that's not a fair sale price/performance vs material cost/performance comparison.
 

#179 MKV

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Posted 29 December 2012 - 11:46 AM

evertyime I exhaled or had my hand on the edge of the tubes secondary end, this awful disruptive heat plume would enter the field.

Pete, that's why even reflectors can benefit form some extra tube length in front of the eyepiece. And it also helps if the tube is made of something other than aluminum (one of the most heat conductive metals). Try Texereau's wooden tube. I know, it doesn't have the snob appeal, but it works, and is much easier to mount things on it, as well as the tube itself.

Mladen
 

#180 MKV

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Posted 29 December 2012 - 11:56 AM

but everyone is talking about the sale price of an apo compared to material costs of a newt with a >$1k window sale price not even mentioning the sale price of build the scope.

that's not a fair sale price/performance vs material cost/performance comparison.

Well, since there are no commercially available windowed Newts, you'd have to make one. And since there are very, very few if any amateur-built apos, we can only compare what is cost-wise.

If you can buy a 6-inch SCT for under $1K, there is no reason a windowed Newt of the same size would cost more. There is so much more to putting together an SCT then a Newt.

If windowed Newts became popular, I am sure, initially, the price would be hiked, but eventually they would end up being competitively priced way under $1K for a 6-inch scope.

Mladen
 

#181 tim53

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Posted 29 December 2012 - 11:59 AM

As for the disdain that seems so popular for numerical and theoretical, do remember that the numerical and theoretical created these configurations. No one made them by trial and error and anecdotal evidence.
Regards,
Mladen


Dawes derived his formula via empirical methods, so yes: trial and error.

Resolution is defined differently for visual observation and imaging applications. Cassini's Division or the Encke Gap in Saturn's rings are often described by amateurs as being "resolved" visually or digitally, even when they are well below the Dawes specification for a particular aperture. A better term would be "detection" - as in the Encke Gap was detected, but not actually resolved (which, in digital imaging, requires that the object subtend at least 3 or 4 pixels in order for it to be identifiable, and depending on the object, contrast, etc.)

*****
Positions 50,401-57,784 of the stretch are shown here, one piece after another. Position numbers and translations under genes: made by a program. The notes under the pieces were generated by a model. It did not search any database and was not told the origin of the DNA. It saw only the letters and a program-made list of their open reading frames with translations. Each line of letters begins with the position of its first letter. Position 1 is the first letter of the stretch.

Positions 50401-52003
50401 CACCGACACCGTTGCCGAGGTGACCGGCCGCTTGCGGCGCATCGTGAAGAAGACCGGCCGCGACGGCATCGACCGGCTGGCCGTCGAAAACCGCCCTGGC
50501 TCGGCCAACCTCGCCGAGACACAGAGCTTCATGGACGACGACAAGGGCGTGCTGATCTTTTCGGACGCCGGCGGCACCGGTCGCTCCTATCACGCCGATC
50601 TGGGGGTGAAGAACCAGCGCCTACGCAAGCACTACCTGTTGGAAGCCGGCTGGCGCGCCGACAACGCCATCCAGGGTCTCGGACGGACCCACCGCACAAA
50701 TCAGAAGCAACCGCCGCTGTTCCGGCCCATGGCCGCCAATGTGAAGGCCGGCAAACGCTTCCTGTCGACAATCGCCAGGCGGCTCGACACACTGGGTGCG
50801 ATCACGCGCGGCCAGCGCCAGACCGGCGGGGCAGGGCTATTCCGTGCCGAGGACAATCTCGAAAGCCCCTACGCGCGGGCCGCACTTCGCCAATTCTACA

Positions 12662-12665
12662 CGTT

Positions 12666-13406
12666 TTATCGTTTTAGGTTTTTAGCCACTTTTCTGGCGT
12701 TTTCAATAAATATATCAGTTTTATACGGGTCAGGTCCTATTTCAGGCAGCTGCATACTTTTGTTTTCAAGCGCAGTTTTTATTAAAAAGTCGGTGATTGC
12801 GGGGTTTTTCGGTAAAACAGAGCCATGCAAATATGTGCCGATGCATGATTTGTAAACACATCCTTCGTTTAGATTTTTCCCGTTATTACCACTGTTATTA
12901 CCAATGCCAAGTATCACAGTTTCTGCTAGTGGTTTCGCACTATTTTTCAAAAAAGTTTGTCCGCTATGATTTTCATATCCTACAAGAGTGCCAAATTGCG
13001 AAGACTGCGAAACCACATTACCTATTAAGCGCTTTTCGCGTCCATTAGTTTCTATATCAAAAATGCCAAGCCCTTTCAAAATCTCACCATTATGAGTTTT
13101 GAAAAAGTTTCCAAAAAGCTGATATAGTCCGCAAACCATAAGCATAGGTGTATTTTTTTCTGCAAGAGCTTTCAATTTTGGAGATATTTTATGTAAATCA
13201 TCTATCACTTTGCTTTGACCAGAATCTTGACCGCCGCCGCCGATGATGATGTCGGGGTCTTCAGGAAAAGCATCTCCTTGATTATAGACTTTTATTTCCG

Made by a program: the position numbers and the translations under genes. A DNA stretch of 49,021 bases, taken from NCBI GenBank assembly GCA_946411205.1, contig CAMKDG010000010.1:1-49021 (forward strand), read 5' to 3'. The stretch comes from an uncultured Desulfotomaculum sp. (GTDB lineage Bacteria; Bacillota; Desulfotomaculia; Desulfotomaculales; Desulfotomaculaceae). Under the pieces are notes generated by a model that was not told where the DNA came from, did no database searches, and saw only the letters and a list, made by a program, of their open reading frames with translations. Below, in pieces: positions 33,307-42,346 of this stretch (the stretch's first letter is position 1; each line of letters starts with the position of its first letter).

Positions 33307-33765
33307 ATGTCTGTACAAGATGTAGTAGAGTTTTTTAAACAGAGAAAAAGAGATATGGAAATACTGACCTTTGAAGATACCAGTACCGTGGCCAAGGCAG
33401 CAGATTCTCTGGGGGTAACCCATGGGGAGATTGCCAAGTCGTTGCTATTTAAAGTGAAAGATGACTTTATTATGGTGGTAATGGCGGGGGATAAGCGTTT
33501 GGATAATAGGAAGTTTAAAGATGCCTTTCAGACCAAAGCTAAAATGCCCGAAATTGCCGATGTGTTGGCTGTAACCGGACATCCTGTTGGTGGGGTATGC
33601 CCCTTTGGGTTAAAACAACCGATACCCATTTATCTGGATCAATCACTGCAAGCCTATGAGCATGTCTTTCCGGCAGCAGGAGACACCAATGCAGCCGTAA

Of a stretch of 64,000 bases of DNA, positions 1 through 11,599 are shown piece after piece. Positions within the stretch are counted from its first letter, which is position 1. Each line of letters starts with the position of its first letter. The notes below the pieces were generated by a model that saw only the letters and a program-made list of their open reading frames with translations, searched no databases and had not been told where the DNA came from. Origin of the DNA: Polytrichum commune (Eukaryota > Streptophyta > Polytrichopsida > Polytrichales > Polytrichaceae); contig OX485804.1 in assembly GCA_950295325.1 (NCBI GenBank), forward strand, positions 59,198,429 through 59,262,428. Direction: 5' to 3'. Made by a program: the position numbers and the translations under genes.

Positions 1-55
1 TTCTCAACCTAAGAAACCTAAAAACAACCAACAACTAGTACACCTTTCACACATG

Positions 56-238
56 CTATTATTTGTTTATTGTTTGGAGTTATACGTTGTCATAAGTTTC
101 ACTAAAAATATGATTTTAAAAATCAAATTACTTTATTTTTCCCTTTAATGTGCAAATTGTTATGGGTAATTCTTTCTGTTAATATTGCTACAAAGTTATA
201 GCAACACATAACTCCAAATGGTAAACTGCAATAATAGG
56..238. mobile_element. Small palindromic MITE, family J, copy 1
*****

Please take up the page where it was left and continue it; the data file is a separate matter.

-Tim.
 

#182 Dave O

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Posted 29 December 2012 - 12:06 PM

... the OP specifically mentioned a Newtonian, same aperture as the APO, and with an optical window so as to eliminate spider vane diffraction effects. IOW, cparing two identical same diameter, same focal ratio, closed tube telescope to one another, except for the central obstruction of 15% or less in the Newotnian.


Actually, the claim was for a 12% CO ... just trying to keep the facts straight.
 

#183 Asbytec

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Posted 29 December 2012 - 12:27 PM

Anyone who...resorts to numerical figures as an answer is obviously inexperienced, because if they were in fact hands on and experienced in the claims they make, they would know reality does not work that way.


On the contrary, we know reality works that way. That's why we trust science to remove those real world variables that are the root of every disagreement. Like everything else said on this planet from the fiscal cliff to the MTF, nothing is a complete truth when it deals with "jaw dropping" bias. In the real world there are far too many variables, in science those variables are held constant or applied equally across samples. And, importantly, observer "jaw dropping" bias is completely removed.
 

#184 MKV

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Posted 29 December 2012 - 12:45 PM

Dawes derived his formula via empirical methods, so yes: trial and error.

I said "configurations", referring to telescope designs. And theory says the Newotnian is either equal or better (depending on the apo). Yet the apo of the same diameter costs anywhere from 25 to 80 times more.

Besides, Dawes used micrometric eyepiece with wires to measure the separation and then extrapolated the actual angular separation based on science.

Mladen
 

#185 Darren Drake

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Posted 29 December 2012 - 12:57 PM

A few years ago Ed Ting did a fascinating and detailed comparo of high end scopes including an apo and a newt (as well as a mak). This was a great read at the time and provides some relevant info for this discussion even though they are not quite equal apertures.

http://www.scopereviews.com/best.html
 

#186 tim53